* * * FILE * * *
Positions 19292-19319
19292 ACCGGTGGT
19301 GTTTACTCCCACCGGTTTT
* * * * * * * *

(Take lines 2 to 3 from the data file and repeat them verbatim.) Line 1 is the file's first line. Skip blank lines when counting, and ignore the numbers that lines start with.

19292 ACCGGTGGT
19301 GTTTACTCCCACCGGTTTT